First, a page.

Governor Tom Corbett's proposed budget did not slash public education funding the way it did last year with $1 billion in education cuts. But it didn't provide much hope either. One of the Governor's biggest cuts is his proposal to eliminate the $100 million grant program used to pay for full-day kindergarten. By eliminating that grant program, the Daily News reports
, the Philadelphia School district would be about $2o million more in the red. And then there's cuts to the state's system of higher education
. Temple, for example, would see its budget cut by 30%.
But the problems could not be more dire for the Philadelphia School District, and in turn the city itself
, as Daniel Denvir contends in this week's City Paper.
As Gene Marks agues in a piece on The Philly Post, despite the Economy League's best efforts
, there's no way Philly can become a 'World Class' anything without a stronger educational system
. He writes that as a business owner, better public education provide real benefits:
A better skilled workforce coming right out of high school. A city that attracts higher-qualified professionals into the area. A place where more companies and people re-locate, which creates more opportunities for my services and products. A town where its two main universities can spend more of their resources reaching out to the community, rather than building fortresses to protect students from the blight of their surrounding neighborhoods.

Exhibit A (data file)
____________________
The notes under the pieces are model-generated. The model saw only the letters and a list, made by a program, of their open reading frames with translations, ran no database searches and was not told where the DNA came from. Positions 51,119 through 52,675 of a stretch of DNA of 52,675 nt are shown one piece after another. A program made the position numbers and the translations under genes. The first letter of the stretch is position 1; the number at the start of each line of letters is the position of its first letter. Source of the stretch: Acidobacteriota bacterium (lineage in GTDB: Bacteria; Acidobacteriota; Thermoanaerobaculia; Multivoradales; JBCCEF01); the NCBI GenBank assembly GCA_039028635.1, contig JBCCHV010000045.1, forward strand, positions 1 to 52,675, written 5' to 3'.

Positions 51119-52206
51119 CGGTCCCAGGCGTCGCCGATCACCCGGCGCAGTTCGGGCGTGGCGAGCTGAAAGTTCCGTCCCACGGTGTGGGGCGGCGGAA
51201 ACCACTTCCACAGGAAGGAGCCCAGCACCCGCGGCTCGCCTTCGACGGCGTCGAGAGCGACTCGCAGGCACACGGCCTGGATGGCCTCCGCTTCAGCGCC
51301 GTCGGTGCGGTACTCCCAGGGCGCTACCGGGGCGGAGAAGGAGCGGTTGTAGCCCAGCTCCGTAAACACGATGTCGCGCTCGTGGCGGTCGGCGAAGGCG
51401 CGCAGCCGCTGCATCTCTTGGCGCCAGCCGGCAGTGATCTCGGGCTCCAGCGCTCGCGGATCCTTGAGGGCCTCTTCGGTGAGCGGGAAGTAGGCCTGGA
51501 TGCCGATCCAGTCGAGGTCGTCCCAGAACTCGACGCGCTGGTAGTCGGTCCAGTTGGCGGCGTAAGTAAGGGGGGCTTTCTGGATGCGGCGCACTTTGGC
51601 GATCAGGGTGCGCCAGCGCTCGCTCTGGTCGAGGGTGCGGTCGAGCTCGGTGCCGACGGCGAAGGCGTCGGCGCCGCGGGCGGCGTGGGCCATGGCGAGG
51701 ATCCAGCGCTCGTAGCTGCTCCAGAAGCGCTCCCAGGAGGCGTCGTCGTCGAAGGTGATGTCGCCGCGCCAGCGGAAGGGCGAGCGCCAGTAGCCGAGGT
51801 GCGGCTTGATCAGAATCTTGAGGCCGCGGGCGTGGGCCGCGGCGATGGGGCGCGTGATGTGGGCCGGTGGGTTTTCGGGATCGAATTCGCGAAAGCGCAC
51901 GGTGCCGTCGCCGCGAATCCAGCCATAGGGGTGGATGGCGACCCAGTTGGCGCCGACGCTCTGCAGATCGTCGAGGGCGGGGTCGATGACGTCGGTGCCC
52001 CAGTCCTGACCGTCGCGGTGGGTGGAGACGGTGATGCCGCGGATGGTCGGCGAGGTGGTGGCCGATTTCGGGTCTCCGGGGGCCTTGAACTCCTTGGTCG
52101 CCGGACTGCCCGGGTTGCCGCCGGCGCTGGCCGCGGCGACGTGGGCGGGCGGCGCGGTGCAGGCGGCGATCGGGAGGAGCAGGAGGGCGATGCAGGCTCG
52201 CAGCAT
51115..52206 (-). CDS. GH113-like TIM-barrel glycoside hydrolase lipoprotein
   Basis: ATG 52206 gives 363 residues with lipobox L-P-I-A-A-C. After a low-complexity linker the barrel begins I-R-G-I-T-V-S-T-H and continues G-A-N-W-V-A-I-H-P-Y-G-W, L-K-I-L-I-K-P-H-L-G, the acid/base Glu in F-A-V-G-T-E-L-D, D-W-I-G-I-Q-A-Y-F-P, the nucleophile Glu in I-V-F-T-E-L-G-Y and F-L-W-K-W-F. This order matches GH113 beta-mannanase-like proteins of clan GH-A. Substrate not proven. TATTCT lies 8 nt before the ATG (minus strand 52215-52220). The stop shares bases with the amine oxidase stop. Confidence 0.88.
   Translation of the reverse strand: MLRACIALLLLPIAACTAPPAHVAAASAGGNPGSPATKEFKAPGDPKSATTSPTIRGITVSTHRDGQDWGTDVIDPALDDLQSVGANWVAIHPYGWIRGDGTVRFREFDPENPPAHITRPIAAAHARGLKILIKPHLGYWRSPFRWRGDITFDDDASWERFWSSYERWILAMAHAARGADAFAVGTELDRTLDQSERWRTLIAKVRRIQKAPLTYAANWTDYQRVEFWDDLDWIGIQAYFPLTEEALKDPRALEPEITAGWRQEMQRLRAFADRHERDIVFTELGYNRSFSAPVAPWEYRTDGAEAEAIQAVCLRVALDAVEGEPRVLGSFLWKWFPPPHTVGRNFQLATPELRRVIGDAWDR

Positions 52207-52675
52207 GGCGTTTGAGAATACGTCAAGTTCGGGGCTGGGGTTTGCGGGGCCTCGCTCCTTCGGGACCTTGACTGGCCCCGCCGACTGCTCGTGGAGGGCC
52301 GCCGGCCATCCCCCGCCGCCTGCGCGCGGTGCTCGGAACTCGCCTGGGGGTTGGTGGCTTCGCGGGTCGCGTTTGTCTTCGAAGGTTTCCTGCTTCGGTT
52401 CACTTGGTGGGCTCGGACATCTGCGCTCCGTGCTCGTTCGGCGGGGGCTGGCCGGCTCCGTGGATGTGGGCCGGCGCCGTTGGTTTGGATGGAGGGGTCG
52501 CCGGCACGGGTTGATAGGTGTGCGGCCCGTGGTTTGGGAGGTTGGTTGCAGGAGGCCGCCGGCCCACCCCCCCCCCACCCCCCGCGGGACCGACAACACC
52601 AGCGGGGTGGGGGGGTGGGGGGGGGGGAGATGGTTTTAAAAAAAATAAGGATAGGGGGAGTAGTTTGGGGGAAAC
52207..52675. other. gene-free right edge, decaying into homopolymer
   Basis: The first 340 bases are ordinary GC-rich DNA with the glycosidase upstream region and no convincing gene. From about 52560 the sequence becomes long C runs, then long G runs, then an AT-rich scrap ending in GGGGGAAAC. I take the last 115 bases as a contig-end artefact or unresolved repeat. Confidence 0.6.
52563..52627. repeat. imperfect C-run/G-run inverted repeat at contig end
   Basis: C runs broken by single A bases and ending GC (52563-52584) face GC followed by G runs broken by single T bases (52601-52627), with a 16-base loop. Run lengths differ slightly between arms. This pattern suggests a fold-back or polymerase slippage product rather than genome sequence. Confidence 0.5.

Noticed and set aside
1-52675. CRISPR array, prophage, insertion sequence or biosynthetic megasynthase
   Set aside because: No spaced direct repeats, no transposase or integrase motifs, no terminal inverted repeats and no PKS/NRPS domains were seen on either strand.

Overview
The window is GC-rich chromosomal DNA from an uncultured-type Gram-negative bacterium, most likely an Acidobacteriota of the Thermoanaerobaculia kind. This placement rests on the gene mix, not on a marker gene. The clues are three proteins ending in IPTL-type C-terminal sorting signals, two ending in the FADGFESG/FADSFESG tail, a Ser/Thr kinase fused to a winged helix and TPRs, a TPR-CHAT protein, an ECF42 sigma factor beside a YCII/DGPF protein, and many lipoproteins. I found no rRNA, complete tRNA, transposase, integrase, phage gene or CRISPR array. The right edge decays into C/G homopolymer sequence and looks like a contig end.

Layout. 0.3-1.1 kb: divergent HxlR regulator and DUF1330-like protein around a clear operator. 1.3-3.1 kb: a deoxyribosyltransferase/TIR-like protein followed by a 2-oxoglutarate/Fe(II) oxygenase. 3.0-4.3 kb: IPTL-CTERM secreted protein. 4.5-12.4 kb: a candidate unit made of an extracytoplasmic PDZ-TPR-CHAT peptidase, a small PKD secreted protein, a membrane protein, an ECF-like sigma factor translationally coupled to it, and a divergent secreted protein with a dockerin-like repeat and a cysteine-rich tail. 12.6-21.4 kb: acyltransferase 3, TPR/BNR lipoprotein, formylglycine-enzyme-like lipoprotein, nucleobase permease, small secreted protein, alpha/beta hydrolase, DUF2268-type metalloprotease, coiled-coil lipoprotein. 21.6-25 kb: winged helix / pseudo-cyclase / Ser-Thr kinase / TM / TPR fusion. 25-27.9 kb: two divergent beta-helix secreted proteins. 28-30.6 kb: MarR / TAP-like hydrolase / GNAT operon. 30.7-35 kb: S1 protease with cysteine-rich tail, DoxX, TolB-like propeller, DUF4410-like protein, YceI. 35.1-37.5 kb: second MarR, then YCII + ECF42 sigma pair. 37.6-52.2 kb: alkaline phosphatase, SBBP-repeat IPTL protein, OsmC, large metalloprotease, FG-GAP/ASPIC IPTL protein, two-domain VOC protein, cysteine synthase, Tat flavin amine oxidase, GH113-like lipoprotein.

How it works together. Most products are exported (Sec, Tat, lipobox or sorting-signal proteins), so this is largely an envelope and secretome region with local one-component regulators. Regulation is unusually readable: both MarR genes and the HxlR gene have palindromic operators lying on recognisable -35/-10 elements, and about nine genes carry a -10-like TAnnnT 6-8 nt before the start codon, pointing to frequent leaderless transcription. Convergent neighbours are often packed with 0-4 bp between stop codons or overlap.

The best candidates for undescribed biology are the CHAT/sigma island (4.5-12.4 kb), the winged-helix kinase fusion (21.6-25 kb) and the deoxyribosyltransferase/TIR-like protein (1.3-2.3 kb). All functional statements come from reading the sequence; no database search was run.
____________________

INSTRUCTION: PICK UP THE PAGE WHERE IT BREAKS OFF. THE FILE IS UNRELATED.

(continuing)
Better schools are like a rising tide.
Students are frustrated too. And in response to the Governor's budget the Philadelphia Student Union
has a plea for Tom Corbett: Fall back in love with public education. They're taking their case to Harrisburg
for a rally on Valentine's Day. Check out their video above.